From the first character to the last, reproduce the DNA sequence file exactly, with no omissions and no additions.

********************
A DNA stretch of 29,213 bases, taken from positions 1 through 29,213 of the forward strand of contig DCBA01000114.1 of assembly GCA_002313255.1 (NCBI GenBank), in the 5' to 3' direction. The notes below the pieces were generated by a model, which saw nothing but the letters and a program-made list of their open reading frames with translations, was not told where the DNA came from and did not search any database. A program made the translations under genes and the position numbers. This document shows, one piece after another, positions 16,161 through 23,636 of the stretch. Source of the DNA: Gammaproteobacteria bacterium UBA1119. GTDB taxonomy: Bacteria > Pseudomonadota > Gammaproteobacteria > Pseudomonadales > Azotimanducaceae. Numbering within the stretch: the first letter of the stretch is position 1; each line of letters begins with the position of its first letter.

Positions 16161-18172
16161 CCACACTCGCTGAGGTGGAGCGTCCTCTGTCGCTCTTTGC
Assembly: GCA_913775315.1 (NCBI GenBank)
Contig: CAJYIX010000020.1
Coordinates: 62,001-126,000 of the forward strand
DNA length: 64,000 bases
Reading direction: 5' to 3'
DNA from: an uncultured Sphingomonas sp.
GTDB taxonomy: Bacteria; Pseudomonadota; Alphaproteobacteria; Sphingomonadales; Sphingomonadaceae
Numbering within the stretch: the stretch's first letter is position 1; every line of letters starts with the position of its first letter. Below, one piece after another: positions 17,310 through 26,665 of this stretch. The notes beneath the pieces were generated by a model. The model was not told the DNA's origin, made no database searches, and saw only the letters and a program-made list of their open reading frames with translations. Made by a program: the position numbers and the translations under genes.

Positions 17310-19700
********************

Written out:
A DNA stretch of 29,213 bases, taken from positions 1 through 29,213 of the forward strand of contig DCBA01000114.1 of assembly GCA_002313255.1 (NCBI GenBank), in the 5' to 3' direction. The notes below the pieces were generated by a model, which saw nothing but the letters and a program-made list of their open reading frames with translations, was not told where the DNA came from and did not search any database. A program made the translations under genes and the position numbers. This document shows, one piece after another, positions 16,161 through 23,636 of the stretch. Source of the DNA: Gammaproteobacteria bacterium UBA1119. GTDB taxonomy: Bacteria > Pseudomonadota > Gammaproteobacteria > Pseudomonadales > Azotimanducaceae. Numbering within the stretch: the first letter of the stretch is position 1; each line of letters begins with the position of its first letter.

Positions 16161-18172
16161 CCACACTCGCTGAGGTGGAGCGTCCTCTGTCGCTCTTTGC
Assembly: GCA_913775315.1 (NCBI GenBank)
Contig: CAJYIX010000020.1
Coordinates: 62,001-126,000 of the forward strand
DNA length: 64,000 bases
Reading direction: 5' to 3'
DNA from: an uncultured Sphingomonas sp.
GTDB taxonomy: Bacteria; Pseudomonadota; Alphaproteobacteria; Sphingomonadales; Sphingomonadaceae
Numbering within the stretch: the stretch's first letter is position 1; every line of letters starts with the position of its first letter. Below, one piece after another: positions 17,310 through 26,665 of this stretch. The notes beneath the pieces were generated by a model. The model was not told the DNA's origin, made no database searches, and saw only the letters and a program-made list of their open reading frames with translations. Made by a program: the position numbers and the translations under genes.

Positions 17310-19700